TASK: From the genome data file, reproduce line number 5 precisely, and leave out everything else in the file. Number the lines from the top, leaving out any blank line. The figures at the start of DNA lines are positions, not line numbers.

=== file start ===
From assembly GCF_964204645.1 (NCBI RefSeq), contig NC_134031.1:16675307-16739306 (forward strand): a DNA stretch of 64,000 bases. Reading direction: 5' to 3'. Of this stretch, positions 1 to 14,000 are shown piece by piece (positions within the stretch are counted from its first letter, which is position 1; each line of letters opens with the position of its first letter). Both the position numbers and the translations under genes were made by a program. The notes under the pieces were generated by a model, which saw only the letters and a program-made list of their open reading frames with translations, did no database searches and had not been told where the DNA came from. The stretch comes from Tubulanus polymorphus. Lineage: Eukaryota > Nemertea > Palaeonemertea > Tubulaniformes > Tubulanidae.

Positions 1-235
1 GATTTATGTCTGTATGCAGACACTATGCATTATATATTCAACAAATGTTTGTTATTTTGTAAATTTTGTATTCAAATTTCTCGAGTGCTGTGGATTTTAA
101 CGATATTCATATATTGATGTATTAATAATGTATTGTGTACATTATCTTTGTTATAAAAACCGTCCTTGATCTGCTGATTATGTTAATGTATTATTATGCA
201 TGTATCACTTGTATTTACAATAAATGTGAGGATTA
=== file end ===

201 TGTATCACTTGTATTTACAATAAATGTGAGGATTA